Chipotle Assistant Managers Allege They Were Misclassified As Exempt Employees, Court Rules They Can Proceed With Overtime Claims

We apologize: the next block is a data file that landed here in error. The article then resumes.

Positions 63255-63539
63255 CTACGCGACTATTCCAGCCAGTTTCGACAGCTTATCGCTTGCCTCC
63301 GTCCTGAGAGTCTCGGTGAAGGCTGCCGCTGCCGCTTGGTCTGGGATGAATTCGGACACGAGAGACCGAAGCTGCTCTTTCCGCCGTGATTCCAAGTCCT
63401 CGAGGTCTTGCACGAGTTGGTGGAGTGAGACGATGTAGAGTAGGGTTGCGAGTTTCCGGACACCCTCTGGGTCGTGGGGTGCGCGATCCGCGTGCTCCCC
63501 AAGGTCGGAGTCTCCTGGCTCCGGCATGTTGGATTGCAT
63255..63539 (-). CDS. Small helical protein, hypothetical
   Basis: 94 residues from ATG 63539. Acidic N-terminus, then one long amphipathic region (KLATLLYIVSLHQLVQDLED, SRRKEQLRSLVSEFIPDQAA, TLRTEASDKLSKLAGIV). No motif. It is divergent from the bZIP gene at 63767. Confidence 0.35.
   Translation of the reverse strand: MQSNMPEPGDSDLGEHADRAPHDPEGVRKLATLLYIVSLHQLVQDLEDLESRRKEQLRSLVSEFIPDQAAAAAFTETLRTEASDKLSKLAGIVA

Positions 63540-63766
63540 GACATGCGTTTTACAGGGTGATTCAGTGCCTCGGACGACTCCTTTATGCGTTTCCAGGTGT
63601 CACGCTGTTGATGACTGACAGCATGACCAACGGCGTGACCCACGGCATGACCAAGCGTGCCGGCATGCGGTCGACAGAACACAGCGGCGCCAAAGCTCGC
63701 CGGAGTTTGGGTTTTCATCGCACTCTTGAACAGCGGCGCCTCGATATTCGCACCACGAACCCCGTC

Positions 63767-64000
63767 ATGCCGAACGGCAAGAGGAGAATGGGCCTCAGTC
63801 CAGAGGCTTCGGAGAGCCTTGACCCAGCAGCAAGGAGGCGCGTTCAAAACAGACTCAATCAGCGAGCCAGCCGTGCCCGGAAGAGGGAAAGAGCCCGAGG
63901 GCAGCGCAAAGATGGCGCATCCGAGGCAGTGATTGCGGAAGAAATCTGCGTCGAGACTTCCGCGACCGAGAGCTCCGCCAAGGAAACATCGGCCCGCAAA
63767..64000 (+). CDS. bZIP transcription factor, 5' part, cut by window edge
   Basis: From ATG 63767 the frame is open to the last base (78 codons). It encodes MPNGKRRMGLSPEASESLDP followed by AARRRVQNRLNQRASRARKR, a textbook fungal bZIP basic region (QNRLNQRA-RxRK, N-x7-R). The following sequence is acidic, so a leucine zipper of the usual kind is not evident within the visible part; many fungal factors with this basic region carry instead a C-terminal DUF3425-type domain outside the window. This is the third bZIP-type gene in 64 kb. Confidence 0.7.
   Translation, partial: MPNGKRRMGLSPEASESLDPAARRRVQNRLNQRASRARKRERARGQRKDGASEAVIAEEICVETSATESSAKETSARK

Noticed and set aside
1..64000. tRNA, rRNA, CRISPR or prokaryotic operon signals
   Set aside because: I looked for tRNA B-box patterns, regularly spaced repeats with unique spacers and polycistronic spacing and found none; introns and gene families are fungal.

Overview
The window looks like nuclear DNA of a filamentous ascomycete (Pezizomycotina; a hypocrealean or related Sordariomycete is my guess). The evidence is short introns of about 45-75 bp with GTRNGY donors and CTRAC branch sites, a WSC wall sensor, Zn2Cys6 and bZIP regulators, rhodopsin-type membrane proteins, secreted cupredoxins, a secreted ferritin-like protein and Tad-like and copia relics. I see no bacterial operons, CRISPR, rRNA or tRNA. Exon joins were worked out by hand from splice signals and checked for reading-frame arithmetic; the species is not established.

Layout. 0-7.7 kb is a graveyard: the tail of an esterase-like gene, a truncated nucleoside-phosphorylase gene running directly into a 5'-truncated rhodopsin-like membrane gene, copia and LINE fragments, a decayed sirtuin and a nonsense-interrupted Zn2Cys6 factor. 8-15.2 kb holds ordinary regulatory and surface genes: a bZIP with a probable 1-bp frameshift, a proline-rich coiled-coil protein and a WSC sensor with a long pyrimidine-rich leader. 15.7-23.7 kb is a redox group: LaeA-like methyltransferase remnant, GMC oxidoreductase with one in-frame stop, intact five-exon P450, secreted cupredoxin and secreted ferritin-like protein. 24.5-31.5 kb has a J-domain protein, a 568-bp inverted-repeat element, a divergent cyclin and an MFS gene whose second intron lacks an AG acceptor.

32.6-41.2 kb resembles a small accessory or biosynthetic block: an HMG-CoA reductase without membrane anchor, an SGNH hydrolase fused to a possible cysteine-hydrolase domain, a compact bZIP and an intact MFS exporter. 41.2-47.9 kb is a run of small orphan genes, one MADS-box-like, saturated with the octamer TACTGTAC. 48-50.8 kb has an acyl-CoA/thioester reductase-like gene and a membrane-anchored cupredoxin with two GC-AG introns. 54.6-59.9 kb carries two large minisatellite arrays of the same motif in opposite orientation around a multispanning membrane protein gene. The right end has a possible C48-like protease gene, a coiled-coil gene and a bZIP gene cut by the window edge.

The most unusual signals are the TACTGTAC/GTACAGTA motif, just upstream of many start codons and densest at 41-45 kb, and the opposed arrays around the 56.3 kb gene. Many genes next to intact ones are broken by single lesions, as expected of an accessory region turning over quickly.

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A New York federal court recently granted conditional certification of a nationwide class of Assistant Managers at Chipotle restaurants based on the allegations that Chipotle misclassified Assistant Managers as exempt from the overtime requirements of the Fair Labor Standards Act (FLSA). The lawsuit, brought by a former Assistant Manager, alleges that he and other Assistant Managers at the time were treated as management and not paid overtime while participating in an apprentice program that trained Assistant Managers.  The former Assistant Manager alleges he and other Assistant Managers did not perform the duties of an Assistant Manager during the apprentice program, such as hiring, firing, scheduling and disciplining employees.  Instead, he and other Assistant Managers allegedly spent most of their time in the apprentice program performing the same work as hourly employees, such as working the assembly line, filling customer orders, grilling, operating the cash register and preparing food items.  Because the lawsuit alleges that Chipotle misclassified all Assistant Managers, the Court ruled that this lawsuit brought by the former Assistant Manager can now proceed as a class action of all current and former Assistant Managers nationwide (except in California), which will likely include thousands of people.  The fact that the case can proceed as a class action is not a decision on the merits of the case, and the Assistant Managers will still have to prove their claims.  Nevertheless, defending class action claims are costly and time consuming, so this is another cautionary tale for employers to make sure that all employees are properly classified as exempt.  This is particularly important for employers with employees in similar management training programs, and whose primary duties do not yet involve exercising management authority.